Income tax rates are a misleading indicator
By Scott Sumner
The Wall Street Journal discusses Elizabeth Warren’s tax plan:
Consider a billionaire with a $1,000 investment who earns a 6% return, or $60, received as a capital gain, dividend or interest. If all of Ms. Warren’s taxes are implemented, he could owe 58.2% of that, or $35 in federal tax. Plus, his entire investment would incur a 6% wealth tax, i.e., at least $60. The result: taxes as high as $95 on income of $60 for a combined tax rate of 158%.
The rate would vary according to the investor’s circumstances, any state taxes, the profitability of his investments and as-yet-unspecified policy details, but tax rates of over 100% on investment income would be typical, especially for billionaires.
Warren’s plan is every bit as bad as the WSJ suggests, but not for the reasons they provide. There is nothing wrong with rich people paying more in tax than they earn in income. And this example does not actually involve a 158% income tax rate, rather the tax rate on income is 58.2% and the tax rate on wealth is 6%.
Consider the following analogy. An Illinois farmer has a 640-acre soybean farm, which usually provides an income of $140,000/year. In 2019 his income falls to only $10,000 due to low soybean prices. Suppose his annual property tax bill is $12,000. Would you say the farmer pays a 120% income tax rate? Of course not. And note that a property tax is similar to a wealth tax, but only applies to one type of wealth.
To see the actual problem with Warren’s plan consider a billionaire who donates a fraction of her wealth to charity. For the remainder of her wealth she has two choices, consumption and saving. (I.e. choice between current consumption and future consumption.) If she consumes the wealth immediately, then no wealth tax must be paid. If she saves the money, then an annual wealth tax of 6% must be paid. That distinction is illogical, unfair, and inefficient.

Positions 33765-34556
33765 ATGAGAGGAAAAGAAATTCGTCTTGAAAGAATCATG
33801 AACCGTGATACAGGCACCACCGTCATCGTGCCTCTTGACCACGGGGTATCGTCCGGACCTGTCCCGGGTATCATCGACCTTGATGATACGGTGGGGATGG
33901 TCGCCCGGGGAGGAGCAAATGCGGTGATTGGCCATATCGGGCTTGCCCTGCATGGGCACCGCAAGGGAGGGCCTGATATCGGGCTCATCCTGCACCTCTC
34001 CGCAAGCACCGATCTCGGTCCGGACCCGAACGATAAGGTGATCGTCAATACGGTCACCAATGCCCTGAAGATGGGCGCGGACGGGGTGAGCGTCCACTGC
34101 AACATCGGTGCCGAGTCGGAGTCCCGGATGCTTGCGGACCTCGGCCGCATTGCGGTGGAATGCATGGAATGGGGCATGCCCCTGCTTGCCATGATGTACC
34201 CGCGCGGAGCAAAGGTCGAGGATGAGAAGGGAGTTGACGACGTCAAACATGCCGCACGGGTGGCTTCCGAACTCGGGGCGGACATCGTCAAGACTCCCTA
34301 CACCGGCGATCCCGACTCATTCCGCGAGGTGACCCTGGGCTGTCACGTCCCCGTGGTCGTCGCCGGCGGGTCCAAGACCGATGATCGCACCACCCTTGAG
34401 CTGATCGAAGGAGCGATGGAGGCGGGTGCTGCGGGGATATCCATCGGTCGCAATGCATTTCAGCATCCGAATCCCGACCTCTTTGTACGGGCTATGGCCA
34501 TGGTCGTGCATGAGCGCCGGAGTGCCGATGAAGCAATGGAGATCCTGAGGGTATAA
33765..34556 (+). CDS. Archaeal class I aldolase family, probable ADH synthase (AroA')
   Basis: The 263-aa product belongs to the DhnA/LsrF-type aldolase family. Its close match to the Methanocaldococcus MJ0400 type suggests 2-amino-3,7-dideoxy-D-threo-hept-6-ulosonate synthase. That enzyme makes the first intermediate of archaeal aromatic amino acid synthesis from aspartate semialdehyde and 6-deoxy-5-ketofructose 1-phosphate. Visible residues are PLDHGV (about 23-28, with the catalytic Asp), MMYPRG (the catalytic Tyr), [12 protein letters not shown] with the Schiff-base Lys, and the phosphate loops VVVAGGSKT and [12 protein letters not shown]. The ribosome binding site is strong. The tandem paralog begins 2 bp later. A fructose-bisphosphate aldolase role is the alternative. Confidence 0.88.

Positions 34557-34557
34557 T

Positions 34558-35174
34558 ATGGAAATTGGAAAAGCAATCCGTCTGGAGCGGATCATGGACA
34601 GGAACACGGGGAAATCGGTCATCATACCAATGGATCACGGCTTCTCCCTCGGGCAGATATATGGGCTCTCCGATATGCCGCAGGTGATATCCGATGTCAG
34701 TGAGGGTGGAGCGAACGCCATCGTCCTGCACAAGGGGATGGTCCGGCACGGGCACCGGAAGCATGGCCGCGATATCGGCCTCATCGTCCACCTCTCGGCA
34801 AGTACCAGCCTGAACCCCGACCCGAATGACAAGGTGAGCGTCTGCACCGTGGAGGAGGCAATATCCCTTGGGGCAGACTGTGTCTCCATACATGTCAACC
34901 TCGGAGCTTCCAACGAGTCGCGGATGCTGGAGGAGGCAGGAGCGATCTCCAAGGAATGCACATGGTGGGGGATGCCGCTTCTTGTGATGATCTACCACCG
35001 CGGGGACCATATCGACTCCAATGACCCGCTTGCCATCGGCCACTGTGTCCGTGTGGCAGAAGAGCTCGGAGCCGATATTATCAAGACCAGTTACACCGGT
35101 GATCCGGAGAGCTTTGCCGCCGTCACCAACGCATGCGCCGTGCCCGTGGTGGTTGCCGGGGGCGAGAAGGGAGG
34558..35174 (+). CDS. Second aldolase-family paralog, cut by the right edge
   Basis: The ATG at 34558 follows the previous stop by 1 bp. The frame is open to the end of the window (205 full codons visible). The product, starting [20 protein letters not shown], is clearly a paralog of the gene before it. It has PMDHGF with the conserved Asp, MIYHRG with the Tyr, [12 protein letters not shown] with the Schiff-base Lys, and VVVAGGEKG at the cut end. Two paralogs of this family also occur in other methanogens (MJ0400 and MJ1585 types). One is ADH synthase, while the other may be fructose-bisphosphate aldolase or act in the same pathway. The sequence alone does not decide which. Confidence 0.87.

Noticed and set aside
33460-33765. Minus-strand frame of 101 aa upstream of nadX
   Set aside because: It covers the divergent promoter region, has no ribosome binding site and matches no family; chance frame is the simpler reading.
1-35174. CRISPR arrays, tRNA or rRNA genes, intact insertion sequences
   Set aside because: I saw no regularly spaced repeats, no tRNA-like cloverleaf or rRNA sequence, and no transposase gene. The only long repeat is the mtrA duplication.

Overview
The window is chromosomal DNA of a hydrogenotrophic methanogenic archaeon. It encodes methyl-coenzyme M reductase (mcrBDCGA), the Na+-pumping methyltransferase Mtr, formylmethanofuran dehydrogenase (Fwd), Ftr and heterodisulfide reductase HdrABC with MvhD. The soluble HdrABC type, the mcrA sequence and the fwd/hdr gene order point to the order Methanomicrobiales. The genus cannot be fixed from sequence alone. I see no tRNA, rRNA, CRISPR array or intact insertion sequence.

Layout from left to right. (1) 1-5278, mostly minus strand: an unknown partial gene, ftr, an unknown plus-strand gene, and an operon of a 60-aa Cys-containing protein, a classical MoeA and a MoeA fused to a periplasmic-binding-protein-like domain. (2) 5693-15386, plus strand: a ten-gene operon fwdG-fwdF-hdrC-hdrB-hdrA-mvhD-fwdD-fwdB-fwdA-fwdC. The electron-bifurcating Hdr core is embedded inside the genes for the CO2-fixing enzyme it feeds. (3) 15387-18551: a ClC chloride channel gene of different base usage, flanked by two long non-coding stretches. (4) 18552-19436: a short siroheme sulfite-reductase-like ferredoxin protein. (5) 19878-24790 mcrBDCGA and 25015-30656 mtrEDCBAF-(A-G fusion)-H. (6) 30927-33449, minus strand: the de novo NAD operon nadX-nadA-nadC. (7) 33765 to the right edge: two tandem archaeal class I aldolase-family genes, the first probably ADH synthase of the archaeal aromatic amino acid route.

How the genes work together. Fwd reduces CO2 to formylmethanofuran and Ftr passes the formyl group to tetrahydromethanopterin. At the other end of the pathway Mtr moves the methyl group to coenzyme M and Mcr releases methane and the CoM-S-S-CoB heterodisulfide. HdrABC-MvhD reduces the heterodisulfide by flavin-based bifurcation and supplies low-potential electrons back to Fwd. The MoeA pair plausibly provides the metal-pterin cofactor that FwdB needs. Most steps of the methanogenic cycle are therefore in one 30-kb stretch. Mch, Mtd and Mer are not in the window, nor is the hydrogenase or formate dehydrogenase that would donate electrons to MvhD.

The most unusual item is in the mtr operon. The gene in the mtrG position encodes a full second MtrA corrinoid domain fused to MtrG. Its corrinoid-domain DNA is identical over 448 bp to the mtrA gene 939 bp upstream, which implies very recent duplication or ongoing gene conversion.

The reader might assume that I am just being an apologist for privileged rich people. Not so. I actually have no problem with very high tax rates on the rich, if done correctly.
Consider a retired billionaire with several mansions full of servants, a big yacht, and a private jet. Assume they have an annual investment income of $50 million and an annual consumption level of $100 million. I see no problem with making that person pay a 60% consumption tax, or even more. If we accept the methodology of the WSJ, that tax ($60 million) would represent a 120% tax on income. It would not be an income tax, however, it would be a consumption tax.
In the past, when I’ve suggested that income is meaningless and that we need to focus on consumption, some of my progressive commenters would defend the relevance of income. They point out that under my progressive consumption tax proposal some very thrifty rich people would pay very low rates of income tax. Ok, but two can play that game. If you really want to insist that income is the correct variable for tax purposes, then you open yourself up to exactly the sort of criticism made by the WSJ.
Yes, the Journal’s criticism of Warren’s plan is somewhat unfair, but only because consumption is the correct base for a tax system, not income. And that means that Warren’s wealth tax is highly flawed for an entirely different reason. The real problem is that it favors current consumption over saving (future consumption), not that it imposes high tax rates on the rich.